Hong Kong police have informed media tycoon Jimmy Lai and organisers of the annual Tiananmen Massacre vigil that they will face incitement charges in connection with an unauthorised assembly in Causeway Bay last Thursday.

Thousands had defied a police ban to gather in Victoria Park to mark 31 years since the crackdown in Beijing. It is estimated that hundreds, perhaps thousands, died when the People’s Liberation Army were sent to end the student-led democracy movement on June 4, 1989.

The Tiananmen Massacre vigil at Victoria Park this year. Photo: Tam Ming Keung/United Social Press.

Police issued a letter of objection to the assembly organisers, citing Covid-19 social distancing measures restricting public gatherings to no more than eight people.

Vigil organiser the Hong Kong Alliance in Support of Patriotic Democratic Movements in China said on Thursday evening its chairman Lee Cheuk-yan, vice-chair Albert Ho and secretary Richard Tsoi would be prosecuted for “inciting others to knowingly take part in an unauthorised assembly” at the Victoria Park fountain.

Tsoi said he was “infuriated” by the prosecution, whilst Lee slammed the charges as having a “chilling effect” on pro-democracy figures. Lee added Hong Kong citizens are entitled to enjoy the right of assembly under the Basic Law.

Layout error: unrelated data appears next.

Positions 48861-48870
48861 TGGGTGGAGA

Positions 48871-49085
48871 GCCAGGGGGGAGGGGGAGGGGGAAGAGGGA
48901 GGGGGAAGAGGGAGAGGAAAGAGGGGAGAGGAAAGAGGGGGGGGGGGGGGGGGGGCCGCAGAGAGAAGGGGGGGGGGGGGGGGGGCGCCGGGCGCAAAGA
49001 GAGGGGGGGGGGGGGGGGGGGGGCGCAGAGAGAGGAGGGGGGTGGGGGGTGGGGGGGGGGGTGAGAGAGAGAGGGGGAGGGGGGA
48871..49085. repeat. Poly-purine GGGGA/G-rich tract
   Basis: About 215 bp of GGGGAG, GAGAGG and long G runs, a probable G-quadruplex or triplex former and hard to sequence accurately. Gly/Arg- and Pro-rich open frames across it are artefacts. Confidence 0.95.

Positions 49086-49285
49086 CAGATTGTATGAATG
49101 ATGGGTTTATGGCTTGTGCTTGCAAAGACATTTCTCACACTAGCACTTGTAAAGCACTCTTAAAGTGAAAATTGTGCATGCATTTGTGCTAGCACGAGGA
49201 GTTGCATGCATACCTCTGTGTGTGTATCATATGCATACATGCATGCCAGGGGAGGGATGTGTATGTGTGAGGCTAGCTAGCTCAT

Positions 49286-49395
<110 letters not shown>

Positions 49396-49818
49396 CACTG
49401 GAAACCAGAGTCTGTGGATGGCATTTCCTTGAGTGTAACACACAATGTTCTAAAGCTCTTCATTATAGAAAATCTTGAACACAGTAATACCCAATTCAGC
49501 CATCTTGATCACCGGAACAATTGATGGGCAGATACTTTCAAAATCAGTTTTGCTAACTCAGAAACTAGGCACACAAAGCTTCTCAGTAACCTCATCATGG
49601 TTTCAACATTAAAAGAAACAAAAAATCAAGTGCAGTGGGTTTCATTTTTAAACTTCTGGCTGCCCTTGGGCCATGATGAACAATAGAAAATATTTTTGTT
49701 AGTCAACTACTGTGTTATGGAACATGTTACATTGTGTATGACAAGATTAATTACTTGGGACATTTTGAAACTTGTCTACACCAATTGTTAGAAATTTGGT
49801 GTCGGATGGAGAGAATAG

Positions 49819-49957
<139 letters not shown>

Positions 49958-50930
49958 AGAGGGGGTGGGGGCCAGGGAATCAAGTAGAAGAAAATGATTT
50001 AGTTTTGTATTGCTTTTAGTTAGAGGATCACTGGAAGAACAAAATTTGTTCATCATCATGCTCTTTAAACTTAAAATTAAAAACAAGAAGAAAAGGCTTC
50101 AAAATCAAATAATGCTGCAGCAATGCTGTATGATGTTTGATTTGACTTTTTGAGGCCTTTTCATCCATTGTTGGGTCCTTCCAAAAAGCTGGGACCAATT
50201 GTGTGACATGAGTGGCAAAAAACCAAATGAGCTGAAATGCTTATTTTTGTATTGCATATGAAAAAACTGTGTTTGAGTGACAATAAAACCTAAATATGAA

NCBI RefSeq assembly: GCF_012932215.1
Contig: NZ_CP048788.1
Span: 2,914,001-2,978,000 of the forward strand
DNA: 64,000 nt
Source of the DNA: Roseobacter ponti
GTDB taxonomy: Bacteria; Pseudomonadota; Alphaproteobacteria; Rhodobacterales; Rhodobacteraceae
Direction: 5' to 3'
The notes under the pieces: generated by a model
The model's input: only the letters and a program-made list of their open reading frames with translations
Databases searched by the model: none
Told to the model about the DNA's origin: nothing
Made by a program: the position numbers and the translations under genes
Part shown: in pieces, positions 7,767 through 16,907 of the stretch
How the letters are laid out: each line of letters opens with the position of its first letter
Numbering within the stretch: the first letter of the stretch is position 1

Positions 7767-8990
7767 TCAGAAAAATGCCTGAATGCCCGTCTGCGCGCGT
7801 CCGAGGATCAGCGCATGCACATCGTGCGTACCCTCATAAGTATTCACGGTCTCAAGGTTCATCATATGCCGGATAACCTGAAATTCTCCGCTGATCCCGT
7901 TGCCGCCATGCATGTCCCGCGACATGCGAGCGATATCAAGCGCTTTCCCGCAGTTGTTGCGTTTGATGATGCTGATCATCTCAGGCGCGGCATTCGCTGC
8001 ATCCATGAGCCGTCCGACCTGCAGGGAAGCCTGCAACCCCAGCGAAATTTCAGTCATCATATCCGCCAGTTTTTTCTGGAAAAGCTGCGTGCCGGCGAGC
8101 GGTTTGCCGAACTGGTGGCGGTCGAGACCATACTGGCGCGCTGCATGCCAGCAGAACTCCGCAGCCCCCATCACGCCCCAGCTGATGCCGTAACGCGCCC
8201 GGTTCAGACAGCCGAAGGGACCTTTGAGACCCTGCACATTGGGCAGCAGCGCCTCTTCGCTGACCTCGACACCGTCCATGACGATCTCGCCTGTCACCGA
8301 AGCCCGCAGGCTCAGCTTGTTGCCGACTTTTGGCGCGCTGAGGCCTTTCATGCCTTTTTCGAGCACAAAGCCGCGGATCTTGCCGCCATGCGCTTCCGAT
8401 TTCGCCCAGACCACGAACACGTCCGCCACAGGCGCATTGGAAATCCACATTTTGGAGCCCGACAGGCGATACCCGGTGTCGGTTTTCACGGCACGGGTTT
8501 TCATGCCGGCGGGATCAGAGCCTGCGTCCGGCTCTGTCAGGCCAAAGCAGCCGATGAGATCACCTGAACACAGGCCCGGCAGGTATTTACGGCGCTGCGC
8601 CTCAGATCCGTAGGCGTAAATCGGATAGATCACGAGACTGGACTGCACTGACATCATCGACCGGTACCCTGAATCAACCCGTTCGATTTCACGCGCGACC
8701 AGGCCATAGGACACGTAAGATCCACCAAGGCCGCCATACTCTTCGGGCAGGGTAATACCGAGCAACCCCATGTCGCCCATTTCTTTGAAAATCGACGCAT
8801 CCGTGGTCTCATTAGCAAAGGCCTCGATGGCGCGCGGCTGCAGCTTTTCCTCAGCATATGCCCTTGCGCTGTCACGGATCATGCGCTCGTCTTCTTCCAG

Lee Cheuk-yan (on right). File photo: Kelly Ho/HKFP.

Lai — founder of pro-democracy tabloid Apple Daily — will face the same charges, the alliance said. The media mogul is involved in four other cases, including one count of criminal intimidation. He applied to change his bail conditions so that he could leave Hong Kong, but the court rejected the application on Friday.

The alliance trio and Lai will have their cases mentioned at the Eastern Magistrates’ Courts on June 23.

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Kelly Ho

Kelly Ho has an interest in local politics, education and sports. She formerly worked at South China Morning Post Young Post, where she specialised in reporting on issues related to Hong Kong youth. She has a bachelor's degree in Journalism from the University of Hong Kong, with a second major in Politics and Public Administration.